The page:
i almost believe they are real

I’m on Facebook totally against my will. That’s right, someone tied me up and duct-taped me to a chair and took me by the hair and bashed my face into the keyboard such that the combination of keystrokes actually connected me to a browser which navigated over to facebook.com and then signed up up and added all my personal information, including my current location and former high school. It was a very terrible experience, and I don’t want to talk about it any more.

However I got there, the end result is that I am on Facebook (along with my mother, which is just bizarre. Hi, mom!) and I generally try to ignore it. I have only recently discovered the capability that allows you to ignore all requests that involve tossing goats and beating people with noodles and checking to see how compatible you are, movie- and favorite-kind-of-duck-wise, and that was a relief because it was very exhausting, going to my page and discovering that 149 people wanted to punch me in the face with a Triscuit or something, and not really knowing how to respond–I tried, but it got confusing. Windows! Opening up! Do I want them to access my personal information? Can we add a widget? Can we change the fabric of space-time? Do you know who your real father is? How many people do you want to notify that you’ve been adopted? Exhausting.

What Facebook has done for me, however, is bring back the past in glorious, surround-sound technicolor. You and your friends can upload pictures to albums, and then if you are in any of those pictures, you can get tagged. Suddenly there is a proliferation of photos of me, all tagged with my name and a link back to my page, and an email in my inbox–this person has tagged you in a photograph! I always go to see the photograph. Since I have not been photographed recently (I am reclusive like J.D. Salinger, only with less critical acclaim), these are all old photographs of me–very old. The oldest so far is from 1999, directly out of college or thereabouts.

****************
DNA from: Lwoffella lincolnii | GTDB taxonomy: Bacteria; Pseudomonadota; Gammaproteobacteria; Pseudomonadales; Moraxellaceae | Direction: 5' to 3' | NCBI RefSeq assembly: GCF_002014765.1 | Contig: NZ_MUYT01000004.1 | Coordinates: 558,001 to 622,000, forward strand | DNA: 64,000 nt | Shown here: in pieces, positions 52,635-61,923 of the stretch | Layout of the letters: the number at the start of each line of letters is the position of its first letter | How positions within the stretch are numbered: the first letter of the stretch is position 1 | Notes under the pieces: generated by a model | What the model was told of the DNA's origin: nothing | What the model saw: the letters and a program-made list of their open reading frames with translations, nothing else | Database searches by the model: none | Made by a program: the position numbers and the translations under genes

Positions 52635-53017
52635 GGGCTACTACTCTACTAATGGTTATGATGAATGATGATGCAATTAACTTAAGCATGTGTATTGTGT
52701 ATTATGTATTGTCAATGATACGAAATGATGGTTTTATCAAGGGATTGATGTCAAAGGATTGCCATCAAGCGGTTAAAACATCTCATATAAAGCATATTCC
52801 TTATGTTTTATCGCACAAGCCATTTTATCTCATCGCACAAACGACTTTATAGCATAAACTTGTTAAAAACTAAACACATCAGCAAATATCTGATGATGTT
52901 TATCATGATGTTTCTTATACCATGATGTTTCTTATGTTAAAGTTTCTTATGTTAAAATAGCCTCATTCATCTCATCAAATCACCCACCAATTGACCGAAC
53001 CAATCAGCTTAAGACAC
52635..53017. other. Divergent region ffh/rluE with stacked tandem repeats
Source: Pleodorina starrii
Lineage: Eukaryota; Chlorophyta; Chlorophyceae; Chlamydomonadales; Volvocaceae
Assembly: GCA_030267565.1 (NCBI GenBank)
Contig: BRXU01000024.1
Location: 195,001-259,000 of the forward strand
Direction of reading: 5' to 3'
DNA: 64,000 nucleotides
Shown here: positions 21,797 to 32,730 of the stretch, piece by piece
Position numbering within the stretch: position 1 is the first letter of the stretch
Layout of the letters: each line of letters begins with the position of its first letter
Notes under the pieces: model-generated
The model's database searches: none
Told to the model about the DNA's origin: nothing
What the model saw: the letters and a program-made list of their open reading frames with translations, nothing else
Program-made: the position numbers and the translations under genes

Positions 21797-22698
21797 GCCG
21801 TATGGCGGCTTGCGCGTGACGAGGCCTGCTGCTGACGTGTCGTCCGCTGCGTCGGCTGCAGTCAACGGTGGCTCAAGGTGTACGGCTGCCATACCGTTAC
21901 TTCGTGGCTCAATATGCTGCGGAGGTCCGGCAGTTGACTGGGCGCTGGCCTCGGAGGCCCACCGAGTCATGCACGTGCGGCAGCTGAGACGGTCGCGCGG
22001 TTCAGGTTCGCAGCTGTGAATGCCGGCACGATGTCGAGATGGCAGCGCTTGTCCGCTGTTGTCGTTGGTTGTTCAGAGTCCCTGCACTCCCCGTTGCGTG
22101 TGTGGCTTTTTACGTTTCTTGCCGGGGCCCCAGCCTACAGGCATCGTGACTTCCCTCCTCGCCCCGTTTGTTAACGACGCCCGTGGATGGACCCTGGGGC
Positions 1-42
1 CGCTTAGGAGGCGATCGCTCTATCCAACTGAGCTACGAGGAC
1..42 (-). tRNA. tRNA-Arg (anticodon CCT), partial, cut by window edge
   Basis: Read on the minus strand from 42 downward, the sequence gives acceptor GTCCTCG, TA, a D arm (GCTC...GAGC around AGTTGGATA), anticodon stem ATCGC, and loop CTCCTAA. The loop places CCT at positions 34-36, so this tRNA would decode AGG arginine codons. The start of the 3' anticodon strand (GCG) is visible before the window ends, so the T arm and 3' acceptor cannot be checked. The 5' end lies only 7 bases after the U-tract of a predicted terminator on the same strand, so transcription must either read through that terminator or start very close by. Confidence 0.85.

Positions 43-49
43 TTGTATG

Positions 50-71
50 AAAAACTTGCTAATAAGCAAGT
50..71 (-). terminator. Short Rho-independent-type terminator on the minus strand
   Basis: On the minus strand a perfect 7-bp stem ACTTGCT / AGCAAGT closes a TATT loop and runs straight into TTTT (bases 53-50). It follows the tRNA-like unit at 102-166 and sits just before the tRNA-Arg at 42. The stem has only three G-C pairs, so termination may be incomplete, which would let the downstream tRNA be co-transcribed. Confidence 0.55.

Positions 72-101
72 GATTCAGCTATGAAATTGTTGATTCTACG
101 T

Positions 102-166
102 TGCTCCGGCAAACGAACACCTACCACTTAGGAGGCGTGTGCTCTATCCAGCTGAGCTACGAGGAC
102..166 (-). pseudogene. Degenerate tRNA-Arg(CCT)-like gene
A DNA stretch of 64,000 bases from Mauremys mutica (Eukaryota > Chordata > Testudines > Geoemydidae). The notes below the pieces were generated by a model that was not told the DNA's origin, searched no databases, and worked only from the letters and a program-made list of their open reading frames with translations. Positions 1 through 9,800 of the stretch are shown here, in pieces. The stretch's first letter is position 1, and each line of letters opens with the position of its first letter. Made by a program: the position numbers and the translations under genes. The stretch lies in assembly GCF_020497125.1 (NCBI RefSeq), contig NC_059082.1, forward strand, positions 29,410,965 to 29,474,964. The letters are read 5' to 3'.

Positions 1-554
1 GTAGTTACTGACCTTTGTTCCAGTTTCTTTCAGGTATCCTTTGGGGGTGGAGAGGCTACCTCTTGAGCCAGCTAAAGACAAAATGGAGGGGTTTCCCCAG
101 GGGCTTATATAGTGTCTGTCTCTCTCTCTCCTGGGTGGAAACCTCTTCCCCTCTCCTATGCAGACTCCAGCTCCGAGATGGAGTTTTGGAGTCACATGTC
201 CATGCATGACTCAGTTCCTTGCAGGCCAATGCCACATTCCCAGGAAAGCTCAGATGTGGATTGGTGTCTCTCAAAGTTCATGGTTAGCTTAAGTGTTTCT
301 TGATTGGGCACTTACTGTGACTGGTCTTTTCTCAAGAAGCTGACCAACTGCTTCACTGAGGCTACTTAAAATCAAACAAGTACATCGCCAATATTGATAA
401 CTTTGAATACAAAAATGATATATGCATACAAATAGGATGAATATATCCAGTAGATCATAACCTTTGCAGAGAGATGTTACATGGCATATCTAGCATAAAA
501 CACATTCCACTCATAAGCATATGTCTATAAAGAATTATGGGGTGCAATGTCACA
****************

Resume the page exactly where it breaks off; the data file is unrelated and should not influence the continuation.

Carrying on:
It’s a picture of me at my very first job’s Christmas party–we are all of us grouped up in one big cozy hug, all snuggly and wildly, outrageously drunk. It’s a crowded picture, so it took me a moment to find myself, but there I am, in the right-hand corner. I’m the big girl with the long dark hair, leaning over the tiny little redhead. The difference in size between us is kind of comical–Lori was very short, very slender. In this picture, it is hard to recognize myself, but there I am and that is my face, and I am smiling and happy and pretty, and that was a very good night, I remember. That was my face, in 1999. That was the face I used to have, the face that I thought I have in my head. That’s me, and how I present myself to the world, right there, right?

Look–people I meet, who eventually find out that I used to be a lot heavier and have many more pounds on me, tell me no, no way. That can’t be true, that is not possible. I cannot picture you with more pounds than you have got. And that’s just because when you meet someone, the way they are and look and act, that is the reality of that person that you carry with you. There is no past to compare it with–this version here is the base, the starting point from which all future yous will be compared.

But I have a very long history of having been fat, and, I thought, a very clear idea in my head of what I had looked like then, with the building blocks of a clear idea what I look like now, happening. Except that I look at these photographs and do not recognize myself at all–and it’s not my size, my shape, my weight. It’s as if the contours of my face have changed entirely, as if my head has been remolded like Jell-O with stuff in, as if I was a Real Doll with a detachable, swappable skull. My face–an integral part of my identity–is entirely different. Can the weight really have made that much of a difference? My nose is so much more prominent, now. Sharp and…let’s say dramatic. And less wide–did I have fat in my nose? My chin is knobby, and I have what might pass for cheekbones. There’s my jawline, defined and angled instead of soft and sweet. My eyes seem larger. My head seems longer, and less round. My face has changed and it’s freaking me out. That picture doesn’t look like the me, at all. That’s not me, at all.